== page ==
PDA

View Full Version : The flash (or anything that closes the horses mouth)



Rescue_Rider9
Jan. 1, 2010, 11:26 AM
I am reading thrrough some posts and someone pasted this post ( http://www.chronofhorse.com/forum/showthread.php?t=223453 ) and was reading it and it mentioned closing the horses mouth

"Gob-straps: Is the coloquial name that English Horsemen give anything that is designed to hold the horse’s mouth shut. They’re very much the vogue nowadays and I HATE them. If a horse is opening it’s mouth, then it’s not comfortable and a gob-strap is just stopping it from opening it’s mouth. It’s not going to make it more comfortable.

When you have a difficulty it’s best to try to trace it’s origin. So go back to use of hands, bridle fit, bitting and bit position. I know gob-straps keep the mouth shut but it’s prevention not cure. The cure must come from the bit and he’s holding his mouth open to avoid pain. DON’T JUST STRAP IT’S MOUTH SHUT!!"

is all of this true. I have been told by many people I should put a flash on my mare, but never really told why and when I have put on on her she throws a fit. OTOH, I put one on another mare i had and she liked it and focus' better with it, but IDK why so now I am afraid her bit is hurting her or something.
When do you use a flash and when do you change the bit?

EventerAJ
Jan. 1, 2010, 11:56 AM
In addition to "strapping the horse's mouth shut" a flash provides some stability for the bit, holds it in proper position and can help prevent pinching the lips.

I don't use one on EVERY horse I ride, but I do for most of them.

When starting green horses, one can make the argument that beginning with a flash prevents the horse from ever learning to open its mouth in resistance. I generally prefer it because it keeps the horse from yawing its mouth wide open when he's still learning to steer, reducing the risk of pulling the bit through the mouth.

A tight flash/figure-8 noseband can sometimes allow the horse to remain in a milder bit, as he can't avoid the action by opening his mouth. It sometimes helps a horse that pulls by hanging on its lower jaw, mouth gaping open.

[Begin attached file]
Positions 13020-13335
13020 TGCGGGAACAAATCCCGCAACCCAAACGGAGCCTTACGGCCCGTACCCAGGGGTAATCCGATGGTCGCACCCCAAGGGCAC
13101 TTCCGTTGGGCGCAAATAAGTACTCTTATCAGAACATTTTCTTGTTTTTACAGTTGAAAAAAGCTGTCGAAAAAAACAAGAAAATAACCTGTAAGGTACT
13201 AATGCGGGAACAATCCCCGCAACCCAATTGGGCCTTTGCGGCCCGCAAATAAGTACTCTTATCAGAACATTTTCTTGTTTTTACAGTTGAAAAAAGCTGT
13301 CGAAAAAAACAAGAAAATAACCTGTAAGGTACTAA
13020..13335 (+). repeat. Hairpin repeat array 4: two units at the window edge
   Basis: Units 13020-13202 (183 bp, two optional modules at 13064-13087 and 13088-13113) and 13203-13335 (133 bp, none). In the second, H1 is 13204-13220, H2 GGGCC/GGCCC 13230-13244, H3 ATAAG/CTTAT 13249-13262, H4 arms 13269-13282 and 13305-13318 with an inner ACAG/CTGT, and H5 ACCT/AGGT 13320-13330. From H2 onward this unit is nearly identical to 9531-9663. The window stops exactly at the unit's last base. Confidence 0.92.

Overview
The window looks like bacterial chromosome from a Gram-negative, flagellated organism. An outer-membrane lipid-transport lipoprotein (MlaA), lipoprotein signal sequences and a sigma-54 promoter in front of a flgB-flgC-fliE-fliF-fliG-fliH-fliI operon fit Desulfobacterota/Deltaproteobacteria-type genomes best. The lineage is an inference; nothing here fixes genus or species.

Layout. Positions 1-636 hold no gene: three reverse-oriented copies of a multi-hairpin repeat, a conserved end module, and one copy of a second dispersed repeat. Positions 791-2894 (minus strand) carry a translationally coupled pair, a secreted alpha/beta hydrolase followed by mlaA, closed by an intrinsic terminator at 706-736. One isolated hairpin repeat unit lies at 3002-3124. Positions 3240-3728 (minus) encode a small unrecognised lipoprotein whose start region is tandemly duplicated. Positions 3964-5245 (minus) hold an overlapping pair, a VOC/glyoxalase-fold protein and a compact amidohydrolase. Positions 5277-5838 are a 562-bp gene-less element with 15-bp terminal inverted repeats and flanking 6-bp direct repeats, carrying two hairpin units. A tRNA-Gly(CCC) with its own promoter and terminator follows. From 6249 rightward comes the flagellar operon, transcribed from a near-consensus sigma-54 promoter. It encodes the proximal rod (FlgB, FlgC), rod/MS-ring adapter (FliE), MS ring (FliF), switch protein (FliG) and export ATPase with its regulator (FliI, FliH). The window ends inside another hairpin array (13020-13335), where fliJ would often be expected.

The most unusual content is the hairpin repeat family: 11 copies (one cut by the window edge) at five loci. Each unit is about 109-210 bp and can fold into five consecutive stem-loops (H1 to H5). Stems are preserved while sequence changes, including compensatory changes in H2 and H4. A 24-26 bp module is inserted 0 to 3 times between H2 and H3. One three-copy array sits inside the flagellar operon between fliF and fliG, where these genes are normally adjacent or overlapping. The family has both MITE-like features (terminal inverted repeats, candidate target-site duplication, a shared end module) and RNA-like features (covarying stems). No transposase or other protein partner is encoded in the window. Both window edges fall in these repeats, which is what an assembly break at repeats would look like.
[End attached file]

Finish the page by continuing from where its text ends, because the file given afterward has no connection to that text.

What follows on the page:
However, if the horse properly accepts the bit, chances are it doesn't need a flash. One TB I ride *hates* flash straps and tosses his head incessantly with one. He has a very soft mouth, and while he does chew with his mouth open more than ideal, he is quite easy to ride in a plain noseband (if you have good hands!).

Yes, flashes can be an apparent quick-fix for riders who abuse the bit. There is the likelihood that if your horse goes around with mouth gaping open hanging on you, you're probably hard-handed hanging on him. In which case you need to fix your own issues. But there are instances when opening the mouth is just a simple form of resistance to a difficult moment, and a flash is a relatively harmless device to circumvent that particular resistance.

When the horse is avoiding the bit or the rider's command (say, to turn) by opening the mouth, the rider probably uses MORE rein pressure to attain the desired response (not saying this is CORRECT, just saying it happens!). However, if the horse wore a flash it would be unable to gape the mouth, and the rider likely could use *less* rein pressure to achieve the desired response; thus, the horse actually experiences less pain. The rider gets to ride a little quieter, learning to use LESS hand...rewarding the horse even further.

badawg
Jan. 1, 2010, 12:39 PM
I have found with my mare, that she likes a super stable bit. The flash just adds to the stability for her. I don't use a loose ring on her any more for this reason, and I add the flash. She now goes right to the bit and happily chews away. She just likes a super stable place to go, I guess. It's not so tight that she can't chew. People get rabid about certain "tools", but I see them as just that-tools. Don't abuse them, use them with kindness and thoughtfulness and go about your business.